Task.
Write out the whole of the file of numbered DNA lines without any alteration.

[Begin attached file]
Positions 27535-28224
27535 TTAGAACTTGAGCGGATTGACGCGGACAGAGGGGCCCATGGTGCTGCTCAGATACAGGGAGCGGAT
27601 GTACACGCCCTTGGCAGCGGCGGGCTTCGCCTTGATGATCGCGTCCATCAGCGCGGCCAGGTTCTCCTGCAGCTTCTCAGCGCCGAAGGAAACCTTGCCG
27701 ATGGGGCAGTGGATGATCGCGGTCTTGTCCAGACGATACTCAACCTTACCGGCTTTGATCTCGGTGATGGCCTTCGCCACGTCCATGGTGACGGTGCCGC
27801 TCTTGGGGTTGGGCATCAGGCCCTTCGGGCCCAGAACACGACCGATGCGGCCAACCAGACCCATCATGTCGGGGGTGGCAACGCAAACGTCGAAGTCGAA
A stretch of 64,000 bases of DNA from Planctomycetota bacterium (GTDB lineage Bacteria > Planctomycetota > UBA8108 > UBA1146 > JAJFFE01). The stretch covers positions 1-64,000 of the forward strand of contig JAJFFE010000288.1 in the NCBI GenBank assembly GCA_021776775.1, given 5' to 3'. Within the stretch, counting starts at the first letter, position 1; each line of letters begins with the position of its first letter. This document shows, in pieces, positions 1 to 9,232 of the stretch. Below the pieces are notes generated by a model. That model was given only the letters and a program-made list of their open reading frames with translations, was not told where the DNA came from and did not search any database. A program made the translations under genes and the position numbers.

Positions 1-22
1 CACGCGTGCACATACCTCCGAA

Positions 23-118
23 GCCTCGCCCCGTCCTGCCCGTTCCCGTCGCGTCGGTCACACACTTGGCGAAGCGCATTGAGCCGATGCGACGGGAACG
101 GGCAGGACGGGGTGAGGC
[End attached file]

Positions 27535-28224
27535 TTAGAACTTGAGCGGATTGACGCGGACAGAGGGGCCCATGGTGCTGCTCAGATACAGGGAGCGGAT
27601 GTACACGCCCTTGGCAGCGGCGGGCTTCGCCTTGATGATCGCGTCCATCAGCGCGGCCAGGTTCTCCTGCAGCTTCTCAGCGCCGAAGGAAACCTTGCCG
27701 ATGGGGCAGTGGATGATCGCGGTCTTGTCCAGACGATACTCAACCTTACCGGCTTTGATCTCGGTGATGGCCTTCGCCACGTCCATGGTGACGGTGCCGC
27801 TCTTGGGGTTGGGCATCAGGCCCTTCGGGCCCAGAACACGACCGATGCGGCCAACCAGACCCATCATGTCGGGGGTGGCAACGCAAACGTCGAAGTCGAA
A stretch of 64,000 bases of DNA from Planctomycetota bacterium (GTDB lineage Bacteria > Planctomycetota > UBA8108 > UBA1146 > JAJFFE01). The stretch covers positions 1-64,000 of the forward strand of contig JAJFFE010000288.1 in the NCBI GenBank assembly GCA_021776775.1, given 5' to 3'. Within the stretch, counting starts at the first letter, position 1; each line of letters begins with the position of its first letter. This document shows, in pieces, positions 1 to 9,232 of the stretch. Below the pieces are notes generated by a model. That model was given only the letters and a program-made list of their open reading frames with translations, was not told where the DNA came from and did not search any database. A program made the translations under genes and the position numbers.

Positions 1-22
1 CACGCGTGCACATACCTCCGAA

Positions 23-118
23 GCCTCGCCCCGTCCTGCCCGTTCCCGTCGCGTCGGTCACACACTTGGCGAAGCGCATTGAGCCGATGCGACGGGAACG
101 GGCAGGACGGGGTGAGGC